Affordable Health Care Act 2010, Health

Why Complaining is Useless and Protest is Useful

Injustice and Protest -quote by Elie Wiesel
Injustice and Protest -quote by Elie Wiesel, cc


Life between the sheets (of paper) can be busy and distract especially in the post-election and pre-inauguration days.

Many people are frustrated and frightened with the PEOTUS rhetoric and impending changes. I know I am.

I haven’t written about my disappointment with the election except for a November post on hope and social activism. I don’t intend to re-hash why our president-elect is one scary person. You read Twitter and watch/read the news. You know.

The repeal of the Affordable Care Act will impact me and my family the most. I have a pre-existing condition and a kid under 26 years of age. I’ve witnessed what happened to people without insurance before the ACA came into existence; they lost everything and suffered significant health issues.

Complaining about the PEOTUS is futile. Hope and faith without action are fruitless.

My belief is if we want to make changes in our country we need to take peaceful action.

We need to get involved and go past the complaining.


 Do you want to know who you are? Don’t ask. Act! Action will delineate and define you. Thomas Jefferson


Actions don’t take a lot of time.

If you have two seconds, click and sign a petition. Retweet or post a positive message on change, healthcare, social justice or whatever issues are dear to your heart.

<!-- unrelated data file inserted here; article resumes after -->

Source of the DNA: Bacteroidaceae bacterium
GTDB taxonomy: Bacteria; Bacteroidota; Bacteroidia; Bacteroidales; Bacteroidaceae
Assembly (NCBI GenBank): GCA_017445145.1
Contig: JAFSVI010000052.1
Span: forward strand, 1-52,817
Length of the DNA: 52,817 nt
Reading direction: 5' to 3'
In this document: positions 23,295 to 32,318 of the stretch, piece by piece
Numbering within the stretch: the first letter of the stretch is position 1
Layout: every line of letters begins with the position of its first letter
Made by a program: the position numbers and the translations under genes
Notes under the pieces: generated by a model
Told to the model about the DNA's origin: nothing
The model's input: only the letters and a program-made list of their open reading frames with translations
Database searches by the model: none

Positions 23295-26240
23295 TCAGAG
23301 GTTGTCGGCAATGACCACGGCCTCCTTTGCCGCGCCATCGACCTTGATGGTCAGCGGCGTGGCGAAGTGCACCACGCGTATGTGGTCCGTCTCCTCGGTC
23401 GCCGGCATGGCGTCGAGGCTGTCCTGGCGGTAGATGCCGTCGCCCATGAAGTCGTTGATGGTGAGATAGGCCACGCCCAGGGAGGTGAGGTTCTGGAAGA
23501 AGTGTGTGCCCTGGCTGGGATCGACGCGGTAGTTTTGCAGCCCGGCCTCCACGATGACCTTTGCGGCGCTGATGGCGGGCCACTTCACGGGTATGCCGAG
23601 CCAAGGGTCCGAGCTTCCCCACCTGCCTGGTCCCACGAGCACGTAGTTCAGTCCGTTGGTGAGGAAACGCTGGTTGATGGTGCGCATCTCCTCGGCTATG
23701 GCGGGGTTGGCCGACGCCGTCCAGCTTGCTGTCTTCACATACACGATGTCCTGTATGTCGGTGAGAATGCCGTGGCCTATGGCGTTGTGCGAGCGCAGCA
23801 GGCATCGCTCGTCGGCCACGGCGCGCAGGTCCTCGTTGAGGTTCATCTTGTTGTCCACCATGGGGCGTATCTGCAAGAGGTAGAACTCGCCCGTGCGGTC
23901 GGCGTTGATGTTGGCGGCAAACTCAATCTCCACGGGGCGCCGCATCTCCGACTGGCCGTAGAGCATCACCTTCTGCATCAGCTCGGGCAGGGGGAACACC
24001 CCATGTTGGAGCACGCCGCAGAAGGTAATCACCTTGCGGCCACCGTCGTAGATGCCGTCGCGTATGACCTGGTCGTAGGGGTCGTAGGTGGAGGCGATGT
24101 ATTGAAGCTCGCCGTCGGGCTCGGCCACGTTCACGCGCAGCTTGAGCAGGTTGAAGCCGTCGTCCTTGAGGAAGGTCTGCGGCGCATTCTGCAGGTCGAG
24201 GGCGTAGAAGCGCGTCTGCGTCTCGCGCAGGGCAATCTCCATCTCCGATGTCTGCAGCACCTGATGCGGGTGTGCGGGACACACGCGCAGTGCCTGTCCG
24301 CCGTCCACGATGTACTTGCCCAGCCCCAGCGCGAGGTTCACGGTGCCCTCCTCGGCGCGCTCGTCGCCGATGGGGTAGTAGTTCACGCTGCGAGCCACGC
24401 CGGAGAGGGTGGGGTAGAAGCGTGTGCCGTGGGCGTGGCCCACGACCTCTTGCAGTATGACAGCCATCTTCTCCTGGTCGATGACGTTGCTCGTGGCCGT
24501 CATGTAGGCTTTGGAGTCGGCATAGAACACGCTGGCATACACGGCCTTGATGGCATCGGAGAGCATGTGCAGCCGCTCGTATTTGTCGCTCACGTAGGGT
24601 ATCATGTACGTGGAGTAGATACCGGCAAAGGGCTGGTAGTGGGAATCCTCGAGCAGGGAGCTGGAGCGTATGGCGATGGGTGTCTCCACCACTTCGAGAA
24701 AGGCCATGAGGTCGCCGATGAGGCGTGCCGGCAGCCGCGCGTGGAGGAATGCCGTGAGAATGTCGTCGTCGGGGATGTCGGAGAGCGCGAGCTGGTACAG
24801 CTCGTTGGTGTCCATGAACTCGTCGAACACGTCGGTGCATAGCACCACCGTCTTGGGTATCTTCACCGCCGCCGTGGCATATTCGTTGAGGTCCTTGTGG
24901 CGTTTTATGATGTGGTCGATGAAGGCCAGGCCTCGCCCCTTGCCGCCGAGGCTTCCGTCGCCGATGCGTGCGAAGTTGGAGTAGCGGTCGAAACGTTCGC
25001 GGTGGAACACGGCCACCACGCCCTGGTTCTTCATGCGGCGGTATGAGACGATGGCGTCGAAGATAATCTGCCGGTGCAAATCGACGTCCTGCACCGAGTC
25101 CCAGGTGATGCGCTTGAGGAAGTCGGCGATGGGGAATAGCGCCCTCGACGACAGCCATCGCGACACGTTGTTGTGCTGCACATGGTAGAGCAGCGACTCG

If you have one minute, dash off an email to your senator. Tell her/him to stand up for the issue.

If you have five minutes, call your senator. Google their name and you’ll get their phone number, email, and local office.

Writers, write about the issue. Tweeters, tweet about the issue. Facebooker’s post news on the issue. Use social media for social good.

To find out what writers can do, go over to Writers Resist #WriteOurDemocracy. They list events, author readings and will soon list writing prompts and opportunities for you to use the power of your pen to good influence.

Take a look at Maud Newton’s post on 2017 Resistance Actions: Week One for the specific actions she’s taking about issues.

Indivisible: A Practical Gude for Resisting the Trump Agenda is another site with resources for individuals and groups to utilize. This guide was written by former congressional staffers who reveal best practices for making Congress listen.

If you have a few hours you might attend one of the several protests around the country on January 21, 2017. A retiree was spurred to action after the election and organized the “Women’s March on Washington.”

These are only a few things on my mind as I head into the blogging year and I’m glad I wrote this off my chest.

Thanks for listening.

I’ll leave you with this quote from Dolores Huerta, a social justice activist:

“Every moment is an organizing opportunity, every person a potential activist, every minute a chance to change the world.”

See you next week.





Affordable Health Care Act 2010, better mental health, Exercise, Health, Healthy eating, National Women's Health Week, Preventative care, Women's Health

5 Things You Can Do for Women’s Health Week

Did you celebrate Mother’s Day with a big  brunch? Take in a little too much vino, BBQ ribs, Mimosa’s, chocolate candy? I will admit that I certainly did and ate leftovers for lunch today too. Then I took the dog on a 3 mile walk.